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Rector on Dies Natalis: 'WUR has the expertise needed to tackle a pandemic'

Publicado en
26 de febrero de 2021

The 103rd Dies Natalis is to take place on 9 March. Online, this time, due to the global outbreak of COVID-19. Wageningen University & Research is also affected by the pandemic and is working on preventing future outbreaks in different ways. Experts discuss this topic with, among others, Marion Koopmans (Erasmus MC) and Henk Bekendam (formerly WHO) on 9 March during the celebration entitled Pandemic Prevention, Prediction and Preparedness. Rector Magnificus Arthur Mol sheds light on the choice for this topic and looks ahead at a Dies Natalis celebration that is far from traditional.

Could this years' Dies Natalis have centred on a different issue?

'It certainly could have. The last thing we want is to have the umpteenth discussion on COVID-19. However, as an organisation, we cannot ignore an issue so closely related to our expertise on the relationships between humans and animals, zoonoses (viruses that can be transmitted from animals to humans, ed.), and how our living conditions contribute to the outbreak and spread of the virus. Thus, we have elected to look towards the future. We never want to be caught off-guard by a pandemic as we now were. WUR can offer a valuable contribution to avoiding this in the future.'

The COVID-19 pandemic is a real wake up call for WUR also

WUR preventing a pandemic, rather ambitious, is it not?.

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'Indeed. And I am not saying WUR can do this alone. But we have a unique capability to integrate different knowledge domains. After all, you don't just want to know all the details of the virus, but also how the virus develops and how we humans influence the start, spread and mitigation of an outbreak and our society's resilience. This has everything to do with how we keep animals, how close together we live, and how healthily or unhealthily we live. In the extensive ERRAZE@WUR research programme that was recently launched, we intend to learn from the current pandemic and be better prepared for the next one.'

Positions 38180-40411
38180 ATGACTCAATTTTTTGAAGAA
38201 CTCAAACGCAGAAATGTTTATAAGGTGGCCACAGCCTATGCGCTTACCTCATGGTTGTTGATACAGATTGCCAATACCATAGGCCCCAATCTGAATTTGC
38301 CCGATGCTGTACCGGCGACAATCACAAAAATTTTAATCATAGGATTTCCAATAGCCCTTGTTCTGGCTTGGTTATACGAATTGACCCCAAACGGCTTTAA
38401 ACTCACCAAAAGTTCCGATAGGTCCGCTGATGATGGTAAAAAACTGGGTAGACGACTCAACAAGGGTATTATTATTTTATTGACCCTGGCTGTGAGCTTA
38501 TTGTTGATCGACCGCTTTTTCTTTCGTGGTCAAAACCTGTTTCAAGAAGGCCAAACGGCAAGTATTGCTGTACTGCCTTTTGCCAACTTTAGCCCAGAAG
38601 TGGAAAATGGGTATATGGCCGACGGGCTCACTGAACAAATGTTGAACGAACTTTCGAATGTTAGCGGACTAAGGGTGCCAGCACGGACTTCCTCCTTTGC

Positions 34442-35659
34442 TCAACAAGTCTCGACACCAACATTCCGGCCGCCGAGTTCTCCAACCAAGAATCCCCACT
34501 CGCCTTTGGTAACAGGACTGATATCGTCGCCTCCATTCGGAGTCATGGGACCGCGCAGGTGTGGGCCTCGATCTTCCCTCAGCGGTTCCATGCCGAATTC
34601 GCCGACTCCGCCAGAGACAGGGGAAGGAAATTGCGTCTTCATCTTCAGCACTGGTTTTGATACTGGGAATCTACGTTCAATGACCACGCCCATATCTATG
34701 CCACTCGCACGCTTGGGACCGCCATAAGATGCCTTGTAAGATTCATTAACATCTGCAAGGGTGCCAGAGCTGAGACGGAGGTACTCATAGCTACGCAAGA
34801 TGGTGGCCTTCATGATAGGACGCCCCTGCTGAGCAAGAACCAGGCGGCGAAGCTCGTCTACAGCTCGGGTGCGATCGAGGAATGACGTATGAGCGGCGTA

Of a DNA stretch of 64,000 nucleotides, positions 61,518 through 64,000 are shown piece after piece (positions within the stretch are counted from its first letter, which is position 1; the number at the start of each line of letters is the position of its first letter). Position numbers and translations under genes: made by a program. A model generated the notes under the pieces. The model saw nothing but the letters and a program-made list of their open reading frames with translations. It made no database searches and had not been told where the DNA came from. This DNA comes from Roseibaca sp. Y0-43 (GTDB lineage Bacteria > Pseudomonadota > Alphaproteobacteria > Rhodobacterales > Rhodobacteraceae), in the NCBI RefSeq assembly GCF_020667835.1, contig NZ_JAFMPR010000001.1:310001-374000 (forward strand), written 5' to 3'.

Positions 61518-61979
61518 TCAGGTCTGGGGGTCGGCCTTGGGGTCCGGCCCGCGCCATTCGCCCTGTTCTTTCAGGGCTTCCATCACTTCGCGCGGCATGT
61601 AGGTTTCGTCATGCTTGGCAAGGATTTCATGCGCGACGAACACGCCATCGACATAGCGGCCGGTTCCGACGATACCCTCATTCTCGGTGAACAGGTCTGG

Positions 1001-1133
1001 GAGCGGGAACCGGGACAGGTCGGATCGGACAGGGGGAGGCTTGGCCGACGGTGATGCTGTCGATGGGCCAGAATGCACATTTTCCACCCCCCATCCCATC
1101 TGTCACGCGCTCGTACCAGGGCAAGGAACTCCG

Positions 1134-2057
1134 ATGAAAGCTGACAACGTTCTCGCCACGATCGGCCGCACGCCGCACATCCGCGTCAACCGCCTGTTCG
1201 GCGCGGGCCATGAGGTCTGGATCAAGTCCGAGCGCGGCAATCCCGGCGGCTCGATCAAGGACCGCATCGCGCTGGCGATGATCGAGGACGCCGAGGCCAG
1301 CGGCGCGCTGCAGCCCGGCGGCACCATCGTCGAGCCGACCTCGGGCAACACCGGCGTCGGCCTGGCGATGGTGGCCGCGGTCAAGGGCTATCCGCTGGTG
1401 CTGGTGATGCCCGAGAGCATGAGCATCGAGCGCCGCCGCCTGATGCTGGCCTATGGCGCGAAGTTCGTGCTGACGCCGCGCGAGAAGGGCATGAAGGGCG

If WUR has all this expertise, why didn't our researchers see the COVID-19 outbreak coming?

'Virologist, including those at WUR, have been warning about a pandemic for years. Still, COVID-19 caught us all by surprise, particularly the scope of the spread. At the start, we expected the virus to remain in China, as the west had remained largely unaffected by previous outbreaks of SARS and Ebola. However, COVID-19 is of a different calibre. Have we been naive? Possibly, although no one could have predicted our 21st-century society would grind to a halt due to a virus. In this sense, the pandemic is a true wake up call, for WUR also.'

The idea of preventing the next pandemic sounds hopeful, but is it realistic?

'Preventing it altogether may be difficult because the growing world population has people and animals living closer together, and with it, the chances of viruses being transmitted increase. Globalisation leads to the rapid spreading of disease. But how an outbreak is approached is something we can influence. A next virus must be detected and isolated as rapidly as possible, and preventative (health) measures put in place. If these fail, it is essential to combat the virus effectively with a vaccine and suitable health treatments. The latter falls, of course, more within the domain of the academic medical centres, with which WUR collaborates intensively within the Netherlands Center for One Health (NCOH). With ERRAZE@WUR, we hope to establish a roadmap that can aid policymakers in a future outbreak.'